The Februaries have arrived early.

This morning I was staring blearily at the television in a zombie-esque state (in other words, exactly like every morning) when I was jolted into consciousness by a poll that was intended to be humorous, but instead made me attempt to hurl my Faithful Hound Winston through the television in anger. (Don’t worry, not only did I completely fail to actually pick him up off the floor, but I also threw my back out in the process.) The perfectly coiffed wag on the TV was gleefully displaying the 5 Most Regretted Career Choices. The Talking Head was being gleeful presumably because his own chosen profession of “Ken Doll” hadn’t made the list.

5. Bank Teller

4. Delivery Driver

3. Secondary School Teacher

2. Mechanic

1. Cashier

Do you see that, Faithful Readers? Snuggled right there in the middle at number 3? Yeah, that’s Yours Truly. Here’s the excerpt that went with it.

With an average yearly salary of $43,800, the highest in the top 5, secondary school teachers rank third in regret with 43%. They problem is that would-be teachers often don’t fully understand what the job involves until after they have started, McLeod says. “I had a friend who was a secondary school teacher and realized on day two she had made an enormous mistake. She was awash in the paperwork required of an educator, as well as the unending parent interventions and the reluctance of students to do the work. She didn’t realize the politics of working in a secondary school system.”

Parker says the challenges that face teachers are daunting. “Although teachers are responsible for preparing the next generation to lead our nation, the education profession is often marred by a lack of resources, dwindling support, and modest salaries,” she says. “Instead of simply teaching children, teachers must simultaneously parent and counsel all while navigating the stressful terrain often found in the bureaucracy of school districts. It takes a remarkable human being to become a teacher but it takes a golden human being to stay one.”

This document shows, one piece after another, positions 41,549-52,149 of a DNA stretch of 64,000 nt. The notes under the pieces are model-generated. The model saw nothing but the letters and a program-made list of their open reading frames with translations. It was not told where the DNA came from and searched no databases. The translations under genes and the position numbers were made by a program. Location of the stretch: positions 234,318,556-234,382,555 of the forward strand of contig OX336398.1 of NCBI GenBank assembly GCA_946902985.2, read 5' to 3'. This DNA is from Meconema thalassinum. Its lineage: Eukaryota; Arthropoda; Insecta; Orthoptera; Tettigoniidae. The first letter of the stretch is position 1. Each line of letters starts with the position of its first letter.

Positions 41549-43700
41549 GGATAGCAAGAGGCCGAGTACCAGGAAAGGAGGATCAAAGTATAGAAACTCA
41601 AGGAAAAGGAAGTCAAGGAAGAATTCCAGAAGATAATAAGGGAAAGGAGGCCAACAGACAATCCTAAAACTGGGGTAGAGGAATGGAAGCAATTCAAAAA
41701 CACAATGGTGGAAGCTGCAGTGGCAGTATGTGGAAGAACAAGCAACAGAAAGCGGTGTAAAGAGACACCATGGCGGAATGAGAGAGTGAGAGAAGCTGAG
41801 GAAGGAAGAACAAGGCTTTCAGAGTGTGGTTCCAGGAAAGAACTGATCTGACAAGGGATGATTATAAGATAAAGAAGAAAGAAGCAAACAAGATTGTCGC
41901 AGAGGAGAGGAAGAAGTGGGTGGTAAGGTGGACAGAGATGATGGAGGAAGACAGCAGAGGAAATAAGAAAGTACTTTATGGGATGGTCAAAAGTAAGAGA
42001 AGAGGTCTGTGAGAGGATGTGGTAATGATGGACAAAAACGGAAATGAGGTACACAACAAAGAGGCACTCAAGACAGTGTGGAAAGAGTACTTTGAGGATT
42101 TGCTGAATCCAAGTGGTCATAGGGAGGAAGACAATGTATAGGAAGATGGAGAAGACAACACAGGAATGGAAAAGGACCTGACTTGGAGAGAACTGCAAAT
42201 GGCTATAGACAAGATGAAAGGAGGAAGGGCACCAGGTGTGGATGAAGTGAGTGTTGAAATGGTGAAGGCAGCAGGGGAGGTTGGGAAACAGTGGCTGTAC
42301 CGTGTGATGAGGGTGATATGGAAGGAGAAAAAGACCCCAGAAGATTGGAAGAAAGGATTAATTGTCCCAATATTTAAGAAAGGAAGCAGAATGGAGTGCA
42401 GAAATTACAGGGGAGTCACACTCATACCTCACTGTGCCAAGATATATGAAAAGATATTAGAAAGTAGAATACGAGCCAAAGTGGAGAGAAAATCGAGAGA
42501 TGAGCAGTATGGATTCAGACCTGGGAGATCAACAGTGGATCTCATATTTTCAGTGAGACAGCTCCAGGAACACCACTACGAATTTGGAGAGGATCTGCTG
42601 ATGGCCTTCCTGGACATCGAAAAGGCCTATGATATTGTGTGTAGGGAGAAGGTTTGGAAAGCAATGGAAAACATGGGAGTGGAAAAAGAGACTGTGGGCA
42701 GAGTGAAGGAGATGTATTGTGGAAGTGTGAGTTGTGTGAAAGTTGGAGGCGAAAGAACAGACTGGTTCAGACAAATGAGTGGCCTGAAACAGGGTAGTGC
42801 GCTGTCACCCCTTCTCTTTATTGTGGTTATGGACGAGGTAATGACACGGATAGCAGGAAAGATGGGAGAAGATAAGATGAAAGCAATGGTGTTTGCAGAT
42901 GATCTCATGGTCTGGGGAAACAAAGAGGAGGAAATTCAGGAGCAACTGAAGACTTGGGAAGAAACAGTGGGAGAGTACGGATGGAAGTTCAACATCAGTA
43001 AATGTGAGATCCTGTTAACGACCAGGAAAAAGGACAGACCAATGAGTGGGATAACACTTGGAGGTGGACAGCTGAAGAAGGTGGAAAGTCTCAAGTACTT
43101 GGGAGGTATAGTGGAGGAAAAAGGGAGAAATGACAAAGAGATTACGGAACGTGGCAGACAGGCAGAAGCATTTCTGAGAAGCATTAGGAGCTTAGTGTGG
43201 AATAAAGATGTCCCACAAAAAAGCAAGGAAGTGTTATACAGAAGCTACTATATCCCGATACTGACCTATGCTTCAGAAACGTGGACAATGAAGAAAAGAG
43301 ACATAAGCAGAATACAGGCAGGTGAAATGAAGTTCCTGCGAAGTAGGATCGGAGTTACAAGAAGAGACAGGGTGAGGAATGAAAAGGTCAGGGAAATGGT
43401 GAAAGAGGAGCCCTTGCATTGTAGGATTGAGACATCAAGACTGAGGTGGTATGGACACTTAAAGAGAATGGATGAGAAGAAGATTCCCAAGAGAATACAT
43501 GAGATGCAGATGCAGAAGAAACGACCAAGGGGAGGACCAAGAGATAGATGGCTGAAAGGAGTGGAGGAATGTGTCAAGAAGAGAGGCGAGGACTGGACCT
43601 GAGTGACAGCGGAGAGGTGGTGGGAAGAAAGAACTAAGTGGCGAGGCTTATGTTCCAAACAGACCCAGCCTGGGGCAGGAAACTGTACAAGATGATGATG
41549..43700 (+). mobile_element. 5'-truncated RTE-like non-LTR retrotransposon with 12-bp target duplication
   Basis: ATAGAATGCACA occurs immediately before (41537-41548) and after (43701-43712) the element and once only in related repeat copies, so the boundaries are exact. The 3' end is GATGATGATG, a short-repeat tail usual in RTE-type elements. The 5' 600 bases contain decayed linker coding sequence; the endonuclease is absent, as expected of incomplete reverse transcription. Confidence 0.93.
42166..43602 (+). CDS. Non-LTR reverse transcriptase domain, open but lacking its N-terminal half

Is that what I’m doing? I never knew. I have mixed feelings about having my profession ranked on this list. On the one hand, it’s amazingly depressing to know that nearly everyone regrets doing my job and wishes that they were doing something else. Is everyone else that much smarter than me? Apparently. On the other hand, there is something gratifying about being able to do a job (with skill and verve) that everyone else hates more than almost anything.

Coming as this does just before February, I found this news report a bit distasteful. February, as all Future Generators know, is without a doubt the most depressing month of the year. Not only are we required to connect all of our lessons to Black History Month (I’m still looking for a good one concerning tidal patterns), but February is the month when Future Generators realize that their students are just not going to be the next Einsteins or Curies (I teach science, get over it).

So the Februaries have come early for this Future Generator. At least this year it is supposed to be snot-freezingly cold for my morning bicycle commutes, so I’ve that going for me, which is nice.

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2 thoughts on “The Februaries have arrived early.

  1. stumpsmcgee

    If it makes you feel any better, I get told by teachers that they would rather be teachers than school counselors. How depressing it is that the teachers who regret being teachers would RATHER be teachers than school counselors?? But hey, not everyone can be as great as Future Advisers. 🙂

    Like

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